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Labor MPs break ranks on Israel

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19 December 2023, Sydney Morning Herald, by Michael McGowan

Dozens of high-profile Labor figures, including members of the Albanese and Minns governments, have signed an open letter declaring the human rights of Palestinians have been ‘‘grossly violated’’ and accusing Israel of policies aimed at ‘‘the domination of one people over another’’.

The letter, co-ordinated by the NSW Labor MP Anthony D’Adam and Greens MP Jenny Leong, calls for a ‘‘permanent ceasefire and a just and lasting peace’’ in Gaza, and urges the Albanese government to recognise Palestine as a state ‘‘entitled to be free of occupation’’ and ‘‘examine’’ its relationship with Israel.

It is signed by 11 members of the Minns government; federal Labor’s Maria Vamvakinou (Victoria) and WA senators Louise Pratt and Fatima Payman; and former NSW premier and foreign affairs minister Bob Carr.

The letter accuses Israel of an ongoing ‘‘military occupation, illegal settlement expansion, land theft, violence, discrimination, restrictions on movement and the subjugation of the Palestinian people’’.

‘‘It is beyond dispute that Israel is committed to policies designed to entrench the domination of one people over another in the territories of Israel and the Occupied Palestinian Territories,’’ the letter says. ‘‘Attempts to deny this, or smear those who allege it, are an attempt to defy truth and reality.

‘‘These events and policies have involved the destruction of Palestinian society and the denial of the legitimate national aspirations of the Palestinian people.’’

Israel’s assault on Gaza, launched in response to Hamas’ attack in southern Israel on October 7, has caused the deaths of more than 18,700 Palestinians, according to the Health Ministry in the Hamas-run territory.

In Australia, the conflict has spurred a wave of pro-Palestinian protest in capital cities including Sydney and Melbourne.

Last week, in a surprise shift in its previous stance on the conflict, the federal government broke with the United States to support an immediate ceasefire at the United Nations General Assembly.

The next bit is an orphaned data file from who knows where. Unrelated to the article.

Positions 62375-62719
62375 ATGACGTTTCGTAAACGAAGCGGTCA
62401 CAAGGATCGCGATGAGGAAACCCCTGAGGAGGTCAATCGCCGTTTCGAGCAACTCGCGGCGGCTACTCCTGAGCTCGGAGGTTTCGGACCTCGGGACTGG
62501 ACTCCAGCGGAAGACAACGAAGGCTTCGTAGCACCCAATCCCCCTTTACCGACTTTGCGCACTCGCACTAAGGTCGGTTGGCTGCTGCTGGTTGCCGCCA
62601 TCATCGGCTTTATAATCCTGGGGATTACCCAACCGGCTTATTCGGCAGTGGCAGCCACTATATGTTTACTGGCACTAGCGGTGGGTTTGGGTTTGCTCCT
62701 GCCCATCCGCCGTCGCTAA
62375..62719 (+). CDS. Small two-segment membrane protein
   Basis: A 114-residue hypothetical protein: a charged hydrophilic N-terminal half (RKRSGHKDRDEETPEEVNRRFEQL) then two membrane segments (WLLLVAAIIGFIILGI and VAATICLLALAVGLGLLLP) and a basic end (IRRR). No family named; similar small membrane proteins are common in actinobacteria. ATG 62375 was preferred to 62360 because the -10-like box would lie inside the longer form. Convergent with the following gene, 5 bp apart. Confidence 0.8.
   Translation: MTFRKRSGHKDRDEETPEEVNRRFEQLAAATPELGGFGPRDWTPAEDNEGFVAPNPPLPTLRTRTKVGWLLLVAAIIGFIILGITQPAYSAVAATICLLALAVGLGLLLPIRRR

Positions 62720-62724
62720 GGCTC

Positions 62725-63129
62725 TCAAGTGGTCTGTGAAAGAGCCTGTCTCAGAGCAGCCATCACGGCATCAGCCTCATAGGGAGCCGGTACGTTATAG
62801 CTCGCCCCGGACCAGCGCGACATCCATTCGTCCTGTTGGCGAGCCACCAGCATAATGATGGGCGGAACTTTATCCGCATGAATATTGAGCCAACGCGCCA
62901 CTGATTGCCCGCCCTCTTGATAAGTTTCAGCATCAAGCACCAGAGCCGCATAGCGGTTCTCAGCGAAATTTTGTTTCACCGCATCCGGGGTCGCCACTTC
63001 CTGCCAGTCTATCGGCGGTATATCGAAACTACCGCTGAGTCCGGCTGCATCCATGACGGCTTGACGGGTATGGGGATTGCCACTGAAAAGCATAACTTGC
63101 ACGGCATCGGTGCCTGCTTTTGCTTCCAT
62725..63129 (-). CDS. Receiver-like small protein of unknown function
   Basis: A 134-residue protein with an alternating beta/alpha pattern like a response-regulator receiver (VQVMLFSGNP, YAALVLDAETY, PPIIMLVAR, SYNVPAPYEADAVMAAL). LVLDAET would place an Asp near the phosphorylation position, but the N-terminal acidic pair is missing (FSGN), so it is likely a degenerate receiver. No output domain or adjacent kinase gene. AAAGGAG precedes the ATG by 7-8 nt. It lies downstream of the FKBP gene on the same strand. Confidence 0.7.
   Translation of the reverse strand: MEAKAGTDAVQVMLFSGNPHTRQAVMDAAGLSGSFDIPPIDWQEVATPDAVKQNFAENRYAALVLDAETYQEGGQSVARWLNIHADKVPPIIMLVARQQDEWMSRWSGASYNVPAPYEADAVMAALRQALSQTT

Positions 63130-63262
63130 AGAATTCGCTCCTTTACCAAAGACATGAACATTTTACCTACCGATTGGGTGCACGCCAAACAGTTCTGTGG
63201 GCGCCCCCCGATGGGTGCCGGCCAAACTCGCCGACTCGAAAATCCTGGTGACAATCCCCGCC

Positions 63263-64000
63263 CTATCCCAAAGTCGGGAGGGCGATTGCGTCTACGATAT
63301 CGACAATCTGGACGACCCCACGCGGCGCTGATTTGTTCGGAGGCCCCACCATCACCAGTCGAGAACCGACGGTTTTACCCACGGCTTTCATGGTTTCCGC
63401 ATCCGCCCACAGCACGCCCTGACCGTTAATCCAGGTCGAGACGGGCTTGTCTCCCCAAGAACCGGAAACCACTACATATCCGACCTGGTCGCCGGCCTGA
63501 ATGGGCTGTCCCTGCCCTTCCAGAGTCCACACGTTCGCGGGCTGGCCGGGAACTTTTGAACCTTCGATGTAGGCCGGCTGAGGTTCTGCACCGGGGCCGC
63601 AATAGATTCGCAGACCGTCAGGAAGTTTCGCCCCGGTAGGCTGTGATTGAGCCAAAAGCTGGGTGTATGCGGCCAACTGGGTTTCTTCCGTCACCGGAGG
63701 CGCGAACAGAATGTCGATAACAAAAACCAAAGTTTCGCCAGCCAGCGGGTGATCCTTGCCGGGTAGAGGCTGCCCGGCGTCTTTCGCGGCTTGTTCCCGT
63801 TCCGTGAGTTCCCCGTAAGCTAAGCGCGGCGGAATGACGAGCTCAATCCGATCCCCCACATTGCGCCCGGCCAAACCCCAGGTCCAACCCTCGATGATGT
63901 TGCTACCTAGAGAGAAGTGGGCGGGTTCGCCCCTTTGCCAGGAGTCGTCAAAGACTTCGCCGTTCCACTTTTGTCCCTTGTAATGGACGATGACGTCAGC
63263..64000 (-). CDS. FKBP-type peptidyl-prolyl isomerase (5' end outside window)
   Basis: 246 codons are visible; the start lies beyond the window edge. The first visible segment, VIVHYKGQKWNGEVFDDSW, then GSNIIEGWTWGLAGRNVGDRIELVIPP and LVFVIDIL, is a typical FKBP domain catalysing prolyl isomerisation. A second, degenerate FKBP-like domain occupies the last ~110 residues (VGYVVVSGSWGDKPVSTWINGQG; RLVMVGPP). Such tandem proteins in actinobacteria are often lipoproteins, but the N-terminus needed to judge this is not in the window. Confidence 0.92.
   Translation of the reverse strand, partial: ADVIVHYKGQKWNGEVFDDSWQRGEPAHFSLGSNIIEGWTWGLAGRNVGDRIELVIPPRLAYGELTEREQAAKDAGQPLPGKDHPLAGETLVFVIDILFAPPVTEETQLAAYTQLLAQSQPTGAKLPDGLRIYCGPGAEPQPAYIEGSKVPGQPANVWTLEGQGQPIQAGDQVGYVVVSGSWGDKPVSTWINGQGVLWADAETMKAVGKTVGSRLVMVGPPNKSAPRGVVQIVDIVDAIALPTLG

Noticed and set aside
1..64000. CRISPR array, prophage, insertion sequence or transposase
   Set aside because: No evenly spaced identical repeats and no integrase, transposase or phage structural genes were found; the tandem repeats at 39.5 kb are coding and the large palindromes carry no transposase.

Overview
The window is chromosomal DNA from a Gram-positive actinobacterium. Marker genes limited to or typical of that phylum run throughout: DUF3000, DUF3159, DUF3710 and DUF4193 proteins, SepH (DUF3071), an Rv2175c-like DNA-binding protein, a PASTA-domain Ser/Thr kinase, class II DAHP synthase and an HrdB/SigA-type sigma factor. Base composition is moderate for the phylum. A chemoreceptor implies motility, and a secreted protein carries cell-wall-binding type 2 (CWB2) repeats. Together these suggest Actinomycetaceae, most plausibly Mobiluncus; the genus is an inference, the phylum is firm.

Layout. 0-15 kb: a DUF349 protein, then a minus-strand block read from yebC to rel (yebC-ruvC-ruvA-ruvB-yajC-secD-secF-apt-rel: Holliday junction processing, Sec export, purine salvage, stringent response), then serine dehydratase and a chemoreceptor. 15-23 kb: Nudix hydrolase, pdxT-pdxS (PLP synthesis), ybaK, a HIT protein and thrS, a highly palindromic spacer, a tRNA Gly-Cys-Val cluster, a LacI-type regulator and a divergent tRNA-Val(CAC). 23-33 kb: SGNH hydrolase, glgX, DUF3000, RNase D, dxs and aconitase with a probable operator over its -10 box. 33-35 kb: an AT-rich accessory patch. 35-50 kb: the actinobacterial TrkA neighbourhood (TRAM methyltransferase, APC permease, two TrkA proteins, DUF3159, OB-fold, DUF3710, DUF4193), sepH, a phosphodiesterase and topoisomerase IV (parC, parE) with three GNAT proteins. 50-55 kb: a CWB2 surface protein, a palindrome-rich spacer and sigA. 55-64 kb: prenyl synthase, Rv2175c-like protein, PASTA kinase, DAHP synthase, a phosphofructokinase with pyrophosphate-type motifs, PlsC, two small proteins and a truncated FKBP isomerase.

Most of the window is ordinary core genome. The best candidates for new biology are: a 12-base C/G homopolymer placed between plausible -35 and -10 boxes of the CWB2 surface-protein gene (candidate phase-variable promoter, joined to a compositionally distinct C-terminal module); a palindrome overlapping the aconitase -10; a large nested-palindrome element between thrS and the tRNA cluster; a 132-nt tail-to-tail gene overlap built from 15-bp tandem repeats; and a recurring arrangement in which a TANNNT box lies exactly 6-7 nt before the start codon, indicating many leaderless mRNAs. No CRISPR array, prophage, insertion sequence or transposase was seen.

The letter challenges Australia’s support for Israel and urges the Commonwealth to view the conflict within a broader historical context.

Condemning the ‘‘horrific acts of Hamas on 7 October’’, it urges the Albanese government to ‘‘recognise Palestine as a state that is entitled to be free of occupation’’. Violations of Palestinian rights, it says, began with the ‘‘violent displacement of some 700,000 Palestinians from their homeland’’ when Israel was founded in 1948.

The ‘‘military occupation’’ of the West Bank and Gaza by Israel since 1967, it says, involved ongoing ‘‘illegal settlement expansion, land theft, violence, discrimination, restrictions on movement and the subjugation of the Palestinian people’’.

More than 200 current and former federal and state MPs and local councillors signed the letter, coorganised by the Australian Palestine Advocacy Network.

Australia’s relationship with Israel, it says, should focus on ‘‘positively contributing to the resolution of this intolerable and dangerous situation that threatens the people of Israel and Palestine and the entire international community’’.

‘‘We stand with Palestine, the Palestinian people, including Palestinian Australians and with all others who support truth and justice, including the many Jewish people protesting Israeli violence against Palestinians,’’ it states.

Leong and D’Adam, an assistant minister, welcomed the UN vote but said the cross-party statement reflected a view that ‘‘the horrific escalation of the situation in Palestine cannot be disconnected from the systematic and long-term oppression’’ condemned by human rights organisations.

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Article source: Sydney Morning Herald | Michael McGowan | 19.12.23

2024-05-08 07:04:10.000000